Saturday, October 1, 2011


As the first notes of Hide Your Colors come, its obvious The Jayhawks are back, and not in the usual lame reunion sense.  Those two voices, raised again, Gary Louris and Mark Olson, it is special.  Certainly they are among the very best harmony singers ever, and the only others on that list are siblings.  One of the very best moments on the accompanying DVD on the deluxe addition is in the documentary, where they explain how they do the harmonies, and how their voices blend.  It is certainly the magic of this band, what sets them above so many others.  When the two of them started doing these incredible vocals, partly in harmony and partly in unison, for Hollywood Town Hall, they went from unknowns to the next buzz band.

But then Olson quit after the next album, Tomorrow The Green Grass, to go live in the desert and be a solo guy.  Louris-led, The Jayhawks subsequent discs were actually pretty darn good, but once you lose a core member, it's never the same.  And it's impossible to go back.  Well, until now.  This blows all the theories.  After 15 years apart, you just assume there's no way they can put it back together.  It's really like Olson never left.  Song after song, everything is there, including top-rate material.  Again, watching the documentary, it's a shock to see how casually they take the craft.  They just do it, they write songs, they sing them like that, it's no big deal, if they want to do it, they do it.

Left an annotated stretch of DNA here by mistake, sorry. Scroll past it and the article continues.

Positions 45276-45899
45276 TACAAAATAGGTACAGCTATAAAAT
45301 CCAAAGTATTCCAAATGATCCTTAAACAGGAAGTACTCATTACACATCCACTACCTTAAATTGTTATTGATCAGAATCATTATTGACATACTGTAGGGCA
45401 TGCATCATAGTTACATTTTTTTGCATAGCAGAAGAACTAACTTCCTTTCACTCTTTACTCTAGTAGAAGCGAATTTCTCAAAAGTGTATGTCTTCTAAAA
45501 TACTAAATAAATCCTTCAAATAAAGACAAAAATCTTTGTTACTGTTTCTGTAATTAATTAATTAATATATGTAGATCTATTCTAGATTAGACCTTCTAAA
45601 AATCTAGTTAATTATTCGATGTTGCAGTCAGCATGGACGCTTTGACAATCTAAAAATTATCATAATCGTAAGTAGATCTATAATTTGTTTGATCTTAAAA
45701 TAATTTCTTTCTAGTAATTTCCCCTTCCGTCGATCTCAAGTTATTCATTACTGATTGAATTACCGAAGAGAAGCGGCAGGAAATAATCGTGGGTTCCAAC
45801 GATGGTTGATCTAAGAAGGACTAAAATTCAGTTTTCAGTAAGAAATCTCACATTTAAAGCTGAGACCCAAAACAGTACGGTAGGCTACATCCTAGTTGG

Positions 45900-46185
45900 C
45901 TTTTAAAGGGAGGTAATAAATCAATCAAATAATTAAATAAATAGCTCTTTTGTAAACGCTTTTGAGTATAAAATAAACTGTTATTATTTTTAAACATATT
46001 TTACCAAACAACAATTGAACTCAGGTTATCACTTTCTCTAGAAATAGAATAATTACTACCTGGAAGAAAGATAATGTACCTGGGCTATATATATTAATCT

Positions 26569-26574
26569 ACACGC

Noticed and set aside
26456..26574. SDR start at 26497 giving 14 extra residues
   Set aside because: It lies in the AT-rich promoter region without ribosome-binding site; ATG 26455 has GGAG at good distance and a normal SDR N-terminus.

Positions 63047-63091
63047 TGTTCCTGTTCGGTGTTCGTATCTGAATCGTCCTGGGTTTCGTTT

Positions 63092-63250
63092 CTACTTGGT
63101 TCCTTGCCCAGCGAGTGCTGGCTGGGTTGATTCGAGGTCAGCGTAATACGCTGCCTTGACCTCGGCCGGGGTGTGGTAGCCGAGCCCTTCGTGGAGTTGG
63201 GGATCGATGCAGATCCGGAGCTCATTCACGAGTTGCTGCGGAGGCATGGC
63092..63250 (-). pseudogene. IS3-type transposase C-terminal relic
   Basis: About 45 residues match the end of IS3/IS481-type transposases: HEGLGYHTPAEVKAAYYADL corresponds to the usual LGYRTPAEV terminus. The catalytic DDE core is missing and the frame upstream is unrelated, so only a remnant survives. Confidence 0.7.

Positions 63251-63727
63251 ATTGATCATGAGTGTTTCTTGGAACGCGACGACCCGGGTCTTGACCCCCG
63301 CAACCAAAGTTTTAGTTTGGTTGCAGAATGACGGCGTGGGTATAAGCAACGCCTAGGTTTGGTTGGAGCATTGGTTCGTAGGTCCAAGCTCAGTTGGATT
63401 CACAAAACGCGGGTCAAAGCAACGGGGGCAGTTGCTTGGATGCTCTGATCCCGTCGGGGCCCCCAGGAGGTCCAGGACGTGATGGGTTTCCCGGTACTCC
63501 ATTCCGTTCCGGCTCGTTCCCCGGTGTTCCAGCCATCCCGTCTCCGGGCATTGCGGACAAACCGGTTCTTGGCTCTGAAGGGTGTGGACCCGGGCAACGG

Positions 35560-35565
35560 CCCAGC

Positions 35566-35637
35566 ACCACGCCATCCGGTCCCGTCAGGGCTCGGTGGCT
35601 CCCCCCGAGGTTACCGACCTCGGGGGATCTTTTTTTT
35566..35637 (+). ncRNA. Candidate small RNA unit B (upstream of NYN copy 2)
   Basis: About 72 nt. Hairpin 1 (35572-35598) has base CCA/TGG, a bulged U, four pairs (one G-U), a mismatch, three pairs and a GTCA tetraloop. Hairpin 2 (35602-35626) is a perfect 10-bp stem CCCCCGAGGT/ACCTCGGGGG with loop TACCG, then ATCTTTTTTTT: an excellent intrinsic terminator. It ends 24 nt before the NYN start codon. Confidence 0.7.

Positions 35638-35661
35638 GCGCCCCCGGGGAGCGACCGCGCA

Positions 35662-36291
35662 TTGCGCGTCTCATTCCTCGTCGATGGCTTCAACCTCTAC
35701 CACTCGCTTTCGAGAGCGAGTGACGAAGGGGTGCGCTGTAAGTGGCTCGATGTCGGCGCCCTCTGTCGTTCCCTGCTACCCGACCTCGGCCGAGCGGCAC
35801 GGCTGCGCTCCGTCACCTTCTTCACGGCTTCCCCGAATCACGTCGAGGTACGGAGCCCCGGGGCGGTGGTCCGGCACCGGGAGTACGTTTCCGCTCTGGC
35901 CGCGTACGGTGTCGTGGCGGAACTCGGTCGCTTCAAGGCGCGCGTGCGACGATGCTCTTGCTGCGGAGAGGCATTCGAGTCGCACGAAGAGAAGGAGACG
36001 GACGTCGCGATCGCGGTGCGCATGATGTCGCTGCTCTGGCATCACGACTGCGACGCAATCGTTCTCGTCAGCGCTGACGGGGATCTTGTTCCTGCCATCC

Obviously if there was any animosity about the parting, it's long gone.  Olson and Louris have even recorded and toured together since, but after that duo disc didn't sit well with fans, with its folk feel, they figured they might as well do the Jayhawks thing again, they always liked it anyway.  Olson has long admitted he should have just taken a short break from the band anyway.  Of course, everyone is going to focus on his return, but the other part of the equation is the return of the best version of the band, with drummer Tim O'Reagan, bassist Marc Pearlman, and keyboard player Karen Grotberg.  She's the biggest surprise when you start listening closely, adding an important third harmony to many choruses.

I'm just going to dispense with the usual "solid return to form" statements, and instead opine that this is the equal of their very best work, and indeed, start-to-finish, might be their very best album.  About all that's missing is one overall amazing song, no Waiting For The Sun, Blue, or I'd Run Away, but several come close, and every cut is a keeper.  It's also a good idea to pick up the deluxe version, for the documentary, and four live videos, three new-in-the-studio ones, and a vintage 1985 recording of King Of Kings.  I also just noticed on their website you can download free band-approved bootlegs, so I'm going over there now.

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